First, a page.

Bounty hunter trial takes new twist

Judge Link dismisses some charges in case; assault, trespass counts undecided assault, burglary counts

Posted: Sunday, April 16, 2000

Kidnapping, conspiracy to commit kidnapping and burglary charges against the three defendants in Kenai's bounty hunter trial were dismissed by Superior Court Judge Jonathan Link Saturday morning.

Charges of third-degree assault and first-degree criminal trespass against David B. Cameron, Seth I. Oehler and Ronald L. Williams remain. A ruling by Link on these charges is expected by 8:30 a.m. Tuesday.

"We are pleased the judge recognized the charges were without merit," said Jim McComas, who represents Oehler. "We're looking forward to total vindication."

Chuck Robinson, counsel for Williams, and John Murtagh, representing Cameron, shared McComas' sentiment.

"We're awaiting the (judge's) decision on the assault charges," said McComas. "If the prosecution continues to go forward, we will continue to respond."

"On behalf of my client, we are ecstatic," said Robinson. "These charges never should have been in court in the first place."

The charges resulted from an Oct. 1, 1998, incident in which the three defendants allegedly removed Ricky Welch at gunpoint from the Nikiski home of his uncle and aunt, Don and Margaret Roberts. The action was based on a felony arrest warrant from the state of Washington.

The warrant was issued in the Superior Court of Washington for Lewis County in August 1998, for Welch's failure to appear as ordered by the court on a 1996 charge of unlawful display of a firearm. The original warrant was serviceable only in Washington, Oregon and Idaho. However, in September 1998, Washington issued a new order which included Alaska.

Information provided to Cameron, Oehler and Williams indicated the Washington charge was a felony. However, that later turned out to be inaccurate. Welch had been charged with a misdemeanor. According to Alaska statute, a police officer or a private individual can, with or without a warrant, arrest a person if that person has been accused of a felony in courts of another state. A felony is defined as a crime punishable by death or imprisonment for a term exceeding one year. Lesser offenses are considered misdemeanors.

As a result of the events on Oct. 1, 1998, a Kenai grand jury issued an indictment charging Cameron, Oehler and Williams each with one count of kidnapping, one count of conspiracy to commit kidnapping, three counts of third-degree assault and one count of first-degree burglary.

Kidnapping is an unclassified felony, punishable by a fine up to $75,000 and five to 99 years imprisonment. Conspiracy to commit kidnapping is a class "A" felony, punishable by a fine up to $50,000 and zero to 20 years imprisonment.

The assault charges are class "C" felonies, carrying a fine up to $50,000 and up to five years in prison for each count. Burglary is a class "B" felony, punishable by a fine up to $50,000 and as much as 10 years in prison.

District attorney Dwayne McConnell completed the state's prosecution Friday by presenting testimony from Sgt. Dan Donaldson of the Alaska State Troopers. Donaldson was asked questions about the interviews he had conducted with Cameron, Oehler and Williams, the Robertses and their juvenile grandson who was living with them.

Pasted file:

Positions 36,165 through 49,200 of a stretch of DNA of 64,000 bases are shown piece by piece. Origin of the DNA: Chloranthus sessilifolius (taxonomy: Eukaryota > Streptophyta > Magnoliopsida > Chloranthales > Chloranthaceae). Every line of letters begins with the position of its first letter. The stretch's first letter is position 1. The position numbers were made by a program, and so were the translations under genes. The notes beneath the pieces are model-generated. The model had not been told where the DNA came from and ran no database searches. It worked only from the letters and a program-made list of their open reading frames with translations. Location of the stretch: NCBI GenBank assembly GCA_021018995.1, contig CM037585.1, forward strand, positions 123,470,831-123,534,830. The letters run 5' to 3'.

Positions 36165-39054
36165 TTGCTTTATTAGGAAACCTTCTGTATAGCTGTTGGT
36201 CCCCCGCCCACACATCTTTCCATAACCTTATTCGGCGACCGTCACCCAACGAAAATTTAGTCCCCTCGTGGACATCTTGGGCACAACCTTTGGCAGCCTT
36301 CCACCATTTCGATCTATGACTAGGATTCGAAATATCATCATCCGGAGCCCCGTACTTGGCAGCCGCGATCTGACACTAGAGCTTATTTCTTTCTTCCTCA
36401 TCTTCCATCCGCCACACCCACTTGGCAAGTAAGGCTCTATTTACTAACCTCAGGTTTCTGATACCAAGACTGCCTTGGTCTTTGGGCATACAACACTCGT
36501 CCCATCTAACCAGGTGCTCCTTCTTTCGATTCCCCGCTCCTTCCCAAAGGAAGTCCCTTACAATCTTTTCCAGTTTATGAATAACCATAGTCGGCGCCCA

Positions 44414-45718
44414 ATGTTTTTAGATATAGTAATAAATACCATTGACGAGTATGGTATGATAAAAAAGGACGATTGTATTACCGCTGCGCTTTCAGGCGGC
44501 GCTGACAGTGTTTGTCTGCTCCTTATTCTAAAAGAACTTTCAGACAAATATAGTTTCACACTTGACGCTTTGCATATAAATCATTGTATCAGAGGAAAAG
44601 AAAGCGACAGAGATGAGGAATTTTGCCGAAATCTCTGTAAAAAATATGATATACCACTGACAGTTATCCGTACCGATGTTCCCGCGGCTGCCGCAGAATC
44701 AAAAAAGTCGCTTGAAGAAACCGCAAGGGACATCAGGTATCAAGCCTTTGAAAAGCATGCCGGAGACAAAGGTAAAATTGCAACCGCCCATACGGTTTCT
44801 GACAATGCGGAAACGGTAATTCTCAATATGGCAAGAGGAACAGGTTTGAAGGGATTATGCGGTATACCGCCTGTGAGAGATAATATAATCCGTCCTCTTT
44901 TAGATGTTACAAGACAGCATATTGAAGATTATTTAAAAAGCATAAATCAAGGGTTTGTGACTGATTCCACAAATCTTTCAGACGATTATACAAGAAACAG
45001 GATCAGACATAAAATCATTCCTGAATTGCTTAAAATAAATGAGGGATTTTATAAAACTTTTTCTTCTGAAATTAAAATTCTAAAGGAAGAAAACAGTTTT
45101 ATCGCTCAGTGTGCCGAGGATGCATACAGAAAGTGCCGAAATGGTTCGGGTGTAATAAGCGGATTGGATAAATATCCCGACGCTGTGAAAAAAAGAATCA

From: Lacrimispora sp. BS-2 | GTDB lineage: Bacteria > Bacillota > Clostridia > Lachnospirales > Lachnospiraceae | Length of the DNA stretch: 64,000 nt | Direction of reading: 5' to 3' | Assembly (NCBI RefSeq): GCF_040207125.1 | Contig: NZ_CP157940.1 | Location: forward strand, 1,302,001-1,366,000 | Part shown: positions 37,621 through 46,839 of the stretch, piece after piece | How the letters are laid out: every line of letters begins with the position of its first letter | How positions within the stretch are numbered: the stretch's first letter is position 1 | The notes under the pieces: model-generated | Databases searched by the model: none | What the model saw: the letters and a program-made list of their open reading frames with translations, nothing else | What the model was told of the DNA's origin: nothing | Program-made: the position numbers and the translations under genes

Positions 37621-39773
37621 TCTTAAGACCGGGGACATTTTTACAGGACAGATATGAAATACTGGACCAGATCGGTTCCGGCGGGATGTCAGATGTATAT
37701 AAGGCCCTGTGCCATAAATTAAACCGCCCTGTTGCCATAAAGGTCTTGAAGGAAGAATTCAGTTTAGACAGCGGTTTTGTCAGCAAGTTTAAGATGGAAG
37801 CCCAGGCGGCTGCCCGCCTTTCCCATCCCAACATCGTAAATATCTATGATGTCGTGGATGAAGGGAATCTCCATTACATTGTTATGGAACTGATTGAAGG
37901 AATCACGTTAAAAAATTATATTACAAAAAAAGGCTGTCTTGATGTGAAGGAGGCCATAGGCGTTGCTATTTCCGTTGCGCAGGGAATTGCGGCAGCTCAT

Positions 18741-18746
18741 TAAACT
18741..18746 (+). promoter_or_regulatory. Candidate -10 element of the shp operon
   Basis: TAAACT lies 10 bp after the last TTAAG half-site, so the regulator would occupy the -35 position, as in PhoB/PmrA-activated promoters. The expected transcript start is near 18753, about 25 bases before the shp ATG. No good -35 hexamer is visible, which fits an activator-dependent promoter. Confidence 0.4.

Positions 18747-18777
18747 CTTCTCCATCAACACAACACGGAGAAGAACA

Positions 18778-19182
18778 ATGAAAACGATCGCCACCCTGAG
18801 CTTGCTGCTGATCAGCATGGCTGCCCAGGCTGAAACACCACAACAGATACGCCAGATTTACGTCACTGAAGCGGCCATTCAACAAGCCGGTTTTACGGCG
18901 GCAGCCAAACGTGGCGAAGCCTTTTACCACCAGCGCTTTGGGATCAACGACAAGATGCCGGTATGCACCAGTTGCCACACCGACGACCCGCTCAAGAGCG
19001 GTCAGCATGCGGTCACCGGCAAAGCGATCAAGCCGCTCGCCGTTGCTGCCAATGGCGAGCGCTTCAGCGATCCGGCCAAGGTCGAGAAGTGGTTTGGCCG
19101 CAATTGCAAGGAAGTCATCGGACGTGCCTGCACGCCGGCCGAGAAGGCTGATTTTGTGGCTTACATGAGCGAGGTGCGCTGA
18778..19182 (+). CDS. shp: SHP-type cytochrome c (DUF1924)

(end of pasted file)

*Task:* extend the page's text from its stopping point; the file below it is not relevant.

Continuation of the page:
Donaldson also was questioned about his interview with Welch.

Before court adjourned Friday, the defense called Charlene Shannon of Chehalis, Wash., to the stand. Shannon, Welch's ex-girlfriend, testified about his history of legal problems in Washington. She also detailed her attempts to contact Welch after he came to Alaska in August 1998. She reported leaving messages with the Robertses that encouraged Welch to comply with orders from Washington relating to the 1996 unlawful display of a firearm charge.

Joe Harrison, of Kenai, also testified as an expert witness for the defense on Friday. Harrison, who served with the Kenai Police Department from 1985 to 1989, offered testimony regarding the use of firearms and situations where firearms are warranted.

Although motions for judgment of acquittal are usually made between the close of the prosecution's case and the beginning of the defense's case, arguing the motions was postponed until Saturday.

With regard to kidnapping, the court found that the state was not able to prove beyond a reasonable doubt that, among other things, the defendants had unlawfully restrained Welch on the evening of Oct. 1, 1998. The dismissal of the conspiracy to commit kidnapping charge followed.

On the first-degree burglary offense, the court determined that the state was unable to prove beyond a reasonable doubt that, among other things, the defendants had knowingly entered or remained unlawfully in a dwelling with the intent to commit a crime -- in this case, kidnapping.

Kenai attorney Joe Ray Skrha said granting a judgment of acquittal rarely happens.

"In this case, you had a judge that looked at the facts," said Skrha. "And the state was not able to make their case."

With the assault and criminal charges still pending, the case isn't over.

"Now on to phase two," said Robinson.

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